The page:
Last month we had a lot of fun painting ceramic bird planters, so I was pleased to see these Elephant Ceramic Coin Banks (£2.95 for two) and some more of the lovely Brights Porcelain Paint Pots (£9.99 for six). The paint covers the ceramic beautifully, drying to a lovely shiny finish, and the colours are so vivid, it looks fantastic. The paint dries really quickly too so you can do a first coat and then add detail on top in the same painting session.

Painted ceramic elephant

Farm Animal Pom Poms

I loved these cheerful Farm Animal Pom Pom Decoration Kits (£3.75 for three). The pom poms are very easy to make around the foam shapes, and because they are quite small it doesn't take too long for children to make them. We made a lovely sheep and duck, with the pig saved for another day.

Pom pom farm animals

Modelling Clay Animals

Finally we tried out the Rainbow Clay Multi Bars (£2.49 for a 500g pack) modelling clay. I asked the children to go along with the theme and make animals, and they eagerly got started. The clay was lovely and soft to work with, and didn't make their hands smell which is a bonus. It was a bit difficult to separate the colours initially but it didn't bother the children (and of course it always ends up mixed together in the end anyway!) Here's Mia working away busily (yes, her hair always looks like that by the end of the day!)

Child playing with modelling clay

The clay comes in lovely bright colours and I think it's a bargain for the price! They made some lovely little models and it looks as though it will store well ready for play another time.

Modelling clay animals

All prices correct at time of publication. I received a box of crafting supplies from Baker Ross as part of their Bloggers Network. 

Thursday, 21 April 2016

Review - Shadowlands at the Connaught Theatre, Worthing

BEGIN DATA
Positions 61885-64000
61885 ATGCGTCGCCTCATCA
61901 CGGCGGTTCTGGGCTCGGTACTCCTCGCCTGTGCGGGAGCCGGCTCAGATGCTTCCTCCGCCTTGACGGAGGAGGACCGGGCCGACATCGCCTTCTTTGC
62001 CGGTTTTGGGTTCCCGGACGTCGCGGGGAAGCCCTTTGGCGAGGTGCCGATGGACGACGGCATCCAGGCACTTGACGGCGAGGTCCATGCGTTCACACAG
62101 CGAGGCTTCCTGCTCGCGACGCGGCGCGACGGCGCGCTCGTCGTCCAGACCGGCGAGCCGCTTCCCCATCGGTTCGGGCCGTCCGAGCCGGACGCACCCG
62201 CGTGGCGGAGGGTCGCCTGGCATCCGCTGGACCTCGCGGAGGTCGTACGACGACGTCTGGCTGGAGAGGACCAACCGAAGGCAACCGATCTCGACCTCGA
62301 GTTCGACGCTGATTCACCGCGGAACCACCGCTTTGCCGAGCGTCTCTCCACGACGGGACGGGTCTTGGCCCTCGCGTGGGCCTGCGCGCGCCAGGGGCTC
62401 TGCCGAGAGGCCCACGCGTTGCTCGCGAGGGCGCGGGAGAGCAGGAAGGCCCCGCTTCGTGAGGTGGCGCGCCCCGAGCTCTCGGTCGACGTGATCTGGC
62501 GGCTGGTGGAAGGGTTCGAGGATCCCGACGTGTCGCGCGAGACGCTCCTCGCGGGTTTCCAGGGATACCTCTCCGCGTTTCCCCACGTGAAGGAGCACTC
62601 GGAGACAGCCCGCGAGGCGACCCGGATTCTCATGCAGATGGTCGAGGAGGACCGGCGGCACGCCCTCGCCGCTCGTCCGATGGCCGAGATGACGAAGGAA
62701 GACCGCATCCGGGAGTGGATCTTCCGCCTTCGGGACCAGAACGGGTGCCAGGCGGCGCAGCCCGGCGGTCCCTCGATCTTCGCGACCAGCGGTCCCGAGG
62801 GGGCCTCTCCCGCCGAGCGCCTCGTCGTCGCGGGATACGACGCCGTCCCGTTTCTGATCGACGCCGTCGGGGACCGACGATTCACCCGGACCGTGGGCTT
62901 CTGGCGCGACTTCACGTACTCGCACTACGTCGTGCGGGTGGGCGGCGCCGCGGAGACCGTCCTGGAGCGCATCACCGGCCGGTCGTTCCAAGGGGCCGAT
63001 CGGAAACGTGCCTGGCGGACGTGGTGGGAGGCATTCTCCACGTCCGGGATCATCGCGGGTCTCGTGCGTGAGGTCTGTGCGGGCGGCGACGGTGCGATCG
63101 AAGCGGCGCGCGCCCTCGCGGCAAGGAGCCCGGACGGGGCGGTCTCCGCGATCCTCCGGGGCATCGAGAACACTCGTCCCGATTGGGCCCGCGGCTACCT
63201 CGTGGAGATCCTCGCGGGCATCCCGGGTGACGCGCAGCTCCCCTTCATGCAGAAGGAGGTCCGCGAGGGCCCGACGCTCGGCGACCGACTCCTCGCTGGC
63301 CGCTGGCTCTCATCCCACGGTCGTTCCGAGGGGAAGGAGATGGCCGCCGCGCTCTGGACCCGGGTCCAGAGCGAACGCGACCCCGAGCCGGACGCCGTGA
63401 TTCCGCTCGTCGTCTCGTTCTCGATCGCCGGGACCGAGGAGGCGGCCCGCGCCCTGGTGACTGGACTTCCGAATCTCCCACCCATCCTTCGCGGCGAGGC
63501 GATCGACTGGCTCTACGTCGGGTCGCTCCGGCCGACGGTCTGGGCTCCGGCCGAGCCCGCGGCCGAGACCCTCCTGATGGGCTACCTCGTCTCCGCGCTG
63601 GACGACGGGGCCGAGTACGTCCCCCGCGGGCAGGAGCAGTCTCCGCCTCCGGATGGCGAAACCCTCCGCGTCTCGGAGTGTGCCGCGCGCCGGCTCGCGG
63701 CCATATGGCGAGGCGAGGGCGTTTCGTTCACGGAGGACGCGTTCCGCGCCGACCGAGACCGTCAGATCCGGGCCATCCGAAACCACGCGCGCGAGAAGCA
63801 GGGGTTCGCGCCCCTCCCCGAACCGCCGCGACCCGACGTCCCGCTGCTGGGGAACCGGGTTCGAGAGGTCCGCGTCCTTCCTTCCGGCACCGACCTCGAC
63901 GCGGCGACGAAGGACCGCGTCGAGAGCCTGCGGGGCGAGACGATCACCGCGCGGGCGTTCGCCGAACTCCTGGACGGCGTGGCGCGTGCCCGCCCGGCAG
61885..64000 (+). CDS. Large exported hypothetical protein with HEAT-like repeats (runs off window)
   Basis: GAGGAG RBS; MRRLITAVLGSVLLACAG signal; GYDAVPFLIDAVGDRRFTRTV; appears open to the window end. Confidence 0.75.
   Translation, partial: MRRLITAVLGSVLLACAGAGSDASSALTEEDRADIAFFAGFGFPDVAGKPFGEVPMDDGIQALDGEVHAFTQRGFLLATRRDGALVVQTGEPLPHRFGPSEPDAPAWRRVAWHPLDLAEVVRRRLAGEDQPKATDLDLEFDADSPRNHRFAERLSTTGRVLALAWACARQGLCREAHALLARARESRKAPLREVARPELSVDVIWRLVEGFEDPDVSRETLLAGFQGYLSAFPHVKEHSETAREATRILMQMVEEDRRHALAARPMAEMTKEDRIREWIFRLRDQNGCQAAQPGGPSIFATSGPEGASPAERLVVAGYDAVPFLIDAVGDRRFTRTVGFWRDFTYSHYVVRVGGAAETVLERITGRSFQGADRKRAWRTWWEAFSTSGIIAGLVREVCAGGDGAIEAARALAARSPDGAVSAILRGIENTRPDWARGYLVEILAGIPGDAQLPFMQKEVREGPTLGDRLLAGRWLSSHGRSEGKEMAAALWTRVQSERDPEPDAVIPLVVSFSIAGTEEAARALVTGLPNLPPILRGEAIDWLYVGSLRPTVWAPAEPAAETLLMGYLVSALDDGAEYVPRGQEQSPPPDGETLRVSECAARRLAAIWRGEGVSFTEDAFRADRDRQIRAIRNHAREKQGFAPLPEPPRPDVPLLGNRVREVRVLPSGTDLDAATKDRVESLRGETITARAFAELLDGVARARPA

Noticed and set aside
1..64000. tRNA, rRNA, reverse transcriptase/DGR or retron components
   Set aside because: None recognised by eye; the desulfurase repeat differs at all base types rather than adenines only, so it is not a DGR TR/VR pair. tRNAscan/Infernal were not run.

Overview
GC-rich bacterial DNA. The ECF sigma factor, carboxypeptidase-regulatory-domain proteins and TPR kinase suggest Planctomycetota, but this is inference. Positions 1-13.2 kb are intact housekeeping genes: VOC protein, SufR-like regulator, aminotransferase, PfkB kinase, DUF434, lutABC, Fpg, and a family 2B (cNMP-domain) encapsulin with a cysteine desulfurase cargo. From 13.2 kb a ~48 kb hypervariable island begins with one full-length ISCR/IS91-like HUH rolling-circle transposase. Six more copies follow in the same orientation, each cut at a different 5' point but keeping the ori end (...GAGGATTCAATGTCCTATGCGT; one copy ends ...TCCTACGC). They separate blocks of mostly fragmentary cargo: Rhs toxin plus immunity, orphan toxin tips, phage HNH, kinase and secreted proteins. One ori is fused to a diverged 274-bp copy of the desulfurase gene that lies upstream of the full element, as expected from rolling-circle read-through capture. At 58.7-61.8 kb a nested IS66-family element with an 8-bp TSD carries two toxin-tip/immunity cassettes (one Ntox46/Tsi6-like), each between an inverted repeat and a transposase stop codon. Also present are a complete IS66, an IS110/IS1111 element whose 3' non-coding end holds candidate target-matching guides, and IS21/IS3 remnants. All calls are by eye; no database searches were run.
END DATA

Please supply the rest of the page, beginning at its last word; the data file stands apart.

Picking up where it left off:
This week I went along with a couple of friends to the Connaught Theatre in Worthing to see William Nicholson's Shadowlands, visiting Worthing as part of the 2016 tour. Shadowlands tells the love story of the author C.S. Lewis and American poet Joy Gresham (nee Davidman).

Apart from being familiar with the stories in the Chronicles of Narnia series, I knew very little about the life of C.S. Lewis and nothing at all about the story in the play. Jack, as he was known to his friends, and Joy met after corresponding by letter for several years, and what began as a formal meeting over afternoon tea developed into a friendship which slowly turned into love. Then just as his experience of love was beginning, Lewis found his Christian faith and convictions about God tested when Joy was diagnosed with cancer.

Shadowlands at Worthing Connaught

The production was beautifully staged, with a simple yet detailed set that quickly transported you through the changing locations. In particular I thought the lighting was wonderful and really conveyed the changing of the seasons as well as providing a focus for the scene. There are also a couple of beautiful moments where the audience catches a glimpse of some Narnian inspired magic.

Shadowlands Tour 2016